How Can I Interpret A Multiple Sequence Alignment?
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11.5 years ago
Giselle ▴ 130

hey!

how can i interpret an multiple sequence alignment? i have a fasta file, containig 5 sequences, which are ortholog.

what should look for? how can i find conserved regions? here is an example http://i.imgur.com/zGCHE.png

multiple • 33k views
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Hello,

Has nothing changed in MSA analysis field after almost 4.5 years?

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Please use ADD COMMENT or ADD REPLY to answer to previous reactions, as such this thread remains logically structured and easy to follow. I have now moved your post but as you can see it's not optimal. Adding an answer should only be used for providing a solution to the question asked.

It seems most appropriate to me to open a separate thread for your question, since there is no direct link with this thread.

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11.5 years ago
D-Horse ▴ 110

Hi,I think you could use this tool:ClustalW,http://www.ebi.ac.uk/Tools/msa/clustalw2/ First submit your sequences,then get the result and click the tab "Result Summary"-"Start Jalview".And you also could see the Tree by clicking "Guide Tree". I hope this will help you.

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A guide-tree is really just used by progressive alignment programs to determine the order of alignment. Not more. See for example one of the Muscle papers http://www.biomedcentral.com/1471-2105/5/113 for an explanation. Guide-trees can be really, really crude sometimes. It's better to compute a real phylogenetic tree once you have multiple alignment.

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Just keep in mind that guide-trees are not evolutionary trees!

Andreas

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I think guide trees are also named phylogenetic trees.Is that not evolutionary trees?What are the differences?

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Alles klar:)Thank you!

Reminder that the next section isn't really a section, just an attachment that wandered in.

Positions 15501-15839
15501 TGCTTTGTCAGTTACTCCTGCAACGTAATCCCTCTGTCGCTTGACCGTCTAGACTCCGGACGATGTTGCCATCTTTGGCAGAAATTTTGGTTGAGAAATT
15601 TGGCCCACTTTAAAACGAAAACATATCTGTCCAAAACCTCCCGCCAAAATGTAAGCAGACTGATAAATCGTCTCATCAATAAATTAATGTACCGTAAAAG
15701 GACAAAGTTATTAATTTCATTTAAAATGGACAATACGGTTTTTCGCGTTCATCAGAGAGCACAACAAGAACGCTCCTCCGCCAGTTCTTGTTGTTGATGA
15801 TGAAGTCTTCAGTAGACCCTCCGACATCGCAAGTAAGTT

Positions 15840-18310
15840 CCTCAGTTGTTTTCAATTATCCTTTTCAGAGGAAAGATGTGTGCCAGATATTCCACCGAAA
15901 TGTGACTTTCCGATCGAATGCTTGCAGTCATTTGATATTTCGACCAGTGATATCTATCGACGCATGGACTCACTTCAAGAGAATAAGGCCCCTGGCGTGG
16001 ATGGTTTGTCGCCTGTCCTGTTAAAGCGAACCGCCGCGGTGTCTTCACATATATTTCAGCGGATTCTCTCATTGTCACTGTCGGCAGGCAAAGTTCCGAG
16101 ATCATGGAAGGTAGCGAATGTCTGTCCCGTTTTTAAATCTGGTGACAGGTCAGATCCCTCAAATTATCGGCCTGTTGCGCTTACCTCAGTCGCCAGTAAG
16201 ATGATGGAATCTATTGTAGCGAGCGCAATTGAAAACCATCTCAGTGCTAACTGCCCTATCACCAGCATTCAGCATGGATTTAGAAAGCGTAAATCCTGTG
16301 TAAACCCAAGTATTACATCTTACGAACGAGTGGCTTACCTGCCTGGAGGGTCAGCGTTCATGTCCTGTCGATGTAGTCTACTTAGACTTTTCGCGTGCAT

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11.5 years ago
Asaf 9.4k

If you want to find conserved regions you can use Rate4site using the tree you got and the MSA to get the evolution rate of each amino-acid. If the distances between the species are even or you're not sure about them you can use plotcon from EMBOSS to plot the conservation using the desired window size and substitution matrix.

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11.3 years ago
scapella ▴ 390

Hi Giselle,

After doing your Multiple Sequence Alignment (MSA) using any of the available problems, you could consider for each position (column) in your alignment that residues (amino-acids) in that column are homologs, that means, they share an common evolutionary history. If you are 100% sure your sequences are orthologs, then the residues in each column are orthologs between then. Depending on the amount of gaps you have in each column, you can consider other evolutionary events as insertions (few residues - a lot of gaps) and deletions (few gaps - a lot of residues). Regarding to the conserved blocks, they are those that look very well aligned (few gaps - few inconsistencies) but if you want to be sure about your conserved blocks, you could try programs such as GBlocks, trimAl or BMGE that detect and remove poorly aligned/misaligned columns in your alignment.

And, of course, if you want to reconstruct a phylogenetic tree, once you have your alignment, use a program devoted for that. I'd recommend you to no use a guide tree as a phylogenetic tree.

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11.3 years ago
Burlappsack ▴ 680

Hello, If you have a ClustalW formatted alignment, you can easily view and edit the results in PFAAT, pfaat.sourceforge.net. Once imported, PFAAT allows you to build a neighbor joining tree(Analysis -> Neighbor Joining Tree), which will help visualize the relationship between sequences. You can also determine the information score for each column, with Analysis -> Conservation -> Information Score, with a couple different scoring schemes and similarity matrixes.

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9.9 years ago

The answer to the question "How can i interpret my multiple sequence alignment?" always depends on the context in which you want to use the MSA.

There are uses of multiple sequences alignments (MSAs) that do not assume that residues in the same column are "homolgous" (a very tricky word, and one I prefer to avoid) i.e. that any differences in the residues in that column are due only to point substitution events. For example, the sequence logos of signal peptides you find on this page

http://www.cbs.dtu.dk/services/SignalP-3.0/background/dataset.php

could be thought of as being based on an (ungapped) MSA of a set of not-necessarily-"homologous" signal peptides, but it makes sense to do this as the results/analysis are being interpreted in a structural/functional rather than an evolutionary context.

Having said that, "relatedness" of the sequences in an MSA is an assumption underlying many (probably most...?) applications of alignments. The example above is given just to highlight the importance of understanding the context in which you want to use the MSA.

It all depends on knowing why you're interested in building the MSA in the first place; it can help some people to do this by thinking about which sequences they don't want in their alignment, and then thinking about/understanding why.

An MSA I love to ask students to interpret is the one in figure 2 of this article in PNAS

http://www.pnas.org/content/106/50/21149.long

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